Issue 25
July 5, 2018
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Because of Her, We Can!

NAIDOC Week starts this Sunday, 8th July, and is a time when Aboriginal and Torres Strait Islander peoples come together in different ways to celebrate their survival, culture and country. This year’s NAIDOC theme ‘Because of Her, We Can!’ celebrates the essential role that women play as active and significant role models in the community.

The Western Sydney Primary Health Network (WSPHN) region is home to one of the largest urban Indigenous populations in Australia. WSPHN continues a proud tradition of working across the primary, acute and community sectors to provide holistic and culturally appropriate support to the local Aboriginal community.

WSPHN has a strong history of collaborating with the Aboriginal and Torres Strait Islander communities within our region. We also commission a range of health services specifically to support Aboriginal and Torres Strait Islander people.

These include:

  • Marrin Weejali, supporting people with alcohol and other drug issues to address their needs.
  • The Australian Indigenous Psychologists Association, delivering Aboriginal cultural competency training for mental health professionals in western Sydney.
  • The Shed, a partnership between Western Sydney University, The Men’s Health Information & Resource Centre and local services, providing a crisis drop-in centre which focuses on supporting mental, physical and emotional wellbeing.
  • Greater Western Aboriginal Health Service (GWAHS), providing services such as the Integrated Care Team, mental health responses and assistance for those with addiction.
  • Western Sydney Recovery College, offering an Aboriginal Mental Health First Aid course, facilitated by an Aboriginal trainer.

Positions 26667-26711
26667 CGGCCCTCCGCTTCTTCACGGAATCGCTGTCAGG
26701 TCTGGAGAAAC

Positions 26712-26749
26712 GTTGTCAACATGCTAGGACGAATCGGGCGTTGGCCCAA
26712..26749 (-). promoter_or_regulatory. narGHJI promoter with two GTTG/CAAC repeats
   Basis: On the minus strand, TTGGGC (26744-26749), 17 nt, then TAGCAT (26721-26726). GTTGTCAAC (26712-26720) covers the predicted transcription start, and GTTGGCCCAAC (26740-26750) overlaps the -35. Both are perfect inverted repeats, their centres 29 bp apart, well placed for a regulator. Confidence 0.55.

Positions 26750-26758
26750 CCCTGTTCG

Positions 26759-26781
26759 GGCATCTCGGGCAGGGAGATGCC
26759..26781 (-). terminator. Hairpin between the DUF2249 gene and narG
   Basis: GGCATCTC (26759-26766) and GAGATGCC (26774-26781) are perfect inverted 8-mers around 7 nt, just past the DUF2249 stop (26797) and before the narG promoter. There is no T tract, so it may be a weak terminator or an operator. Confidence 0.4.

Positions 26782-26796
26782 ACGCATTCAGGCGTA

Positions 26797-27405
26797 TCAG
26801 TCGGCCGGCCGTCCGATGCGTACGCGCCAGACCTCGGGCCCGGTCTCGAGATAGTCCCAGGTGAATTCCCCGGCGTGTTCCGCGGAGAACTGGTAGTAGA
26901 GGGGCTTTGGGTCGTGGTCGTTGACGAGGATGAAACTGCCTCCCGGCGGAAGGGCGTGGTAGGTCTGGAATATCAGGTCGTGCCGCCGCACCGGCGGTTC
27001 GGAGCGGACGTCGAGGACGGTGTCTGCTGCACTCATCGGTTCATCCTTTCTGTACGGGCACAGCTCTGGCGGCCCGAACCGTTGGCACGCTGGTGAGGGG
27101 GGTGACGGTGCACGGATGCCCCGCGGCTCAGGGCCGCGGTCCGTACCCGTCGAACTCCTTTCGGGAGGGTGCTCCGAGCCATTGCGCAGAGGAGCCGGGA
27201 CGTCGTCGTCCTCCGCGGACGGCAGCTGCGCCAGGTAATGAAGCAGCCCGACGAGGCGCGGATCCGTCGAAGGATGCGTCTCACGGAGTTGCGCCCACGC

• Baabayn Aboriginal Corporation – the Family Yarning Circle, providing family support for families facing drug and alcohol related challenges, with a focus on supporting the Elders, Aunties and Uncles who do so much to help family members during and after family emergencies.
  • Marist180, delivering the "Ngarra Mittigar" ("Listen Friend") program for young people aged 15-28 years who are at-risk of mental health conditions and alcohol and other drug dependency and who have been identified as at risk of self-harm or suicide.
  • The Ted Noffs Foundation, focusing on the Deadly Dreaming project, based at the Mount Druitt Street University. They provide structured, weekly programs for young people who are in contact with, or at risk of encountering the juvenile justice system.

To help support the best possible patient care for Aboriginal and Torres Strait Islander people, health professionals can access information about the Aboriginal and Torres Strait Islander Health Assessment and details on Closing the Gap, including the Aboriginal-specific Practice Incentive Program and PBS co-payment measures on HealthPathways using the below login details:

Username: health
Password: w3stern

Early detection: pre-diabetes and diabetes...then what?
Tuesday 10th Jul, 5:30pm - 8:00pm
My Health Record webinar: Practice managers & receptionists
Thursday 19th Jul, 12:30pm - 1:30pm

$160 million boost for mental health support

Australians with severe mental health illness can now receive more support services in their communities with a $160 million funding boost from the Australian Government.

The new National Psychosocial Support (NPS) measure will provide funding for people with severe mental illness who are not more appropriately supported through the National Disability Insurance Scheme (NDIS).

The NPS has been designed to help people that will benefit from specialised but less intense psychosocial services, such as individual and group assistance and rehabilitation, in an effort to ensure these people don’t miss out on crucial support.

Read the full media release for more information.

EOI – Minor ailments pharmacy study

Following the success of the Minor Ailments Pilot Study, WSPHN, in collaboration with the University of Technology Sydney are launching a randomised controlled trial within community pharmacies.

GPs are invited to participate in the study, which hopes to assess the impact of integrating GPs and community pharmacists for minor ailments.

Additional information on the study and how to get involved is provided in the attached expression of interest form.

Aged care facilities network newsletter

If you work with Aged Care facilities, subscribe to the quarterly newsletter to get updates on local services, clinical topics, tips and tools. This a joint initiative with Western Sydney Local Health District and NSW Ambulance and complements network meetings held during the year.

For more information and the latest issue, contact

GP Association meeting

The following GP association meeting is coming up in western Sydney:

Mount Druitt: Case studies in hypertension, Friday 27th July.

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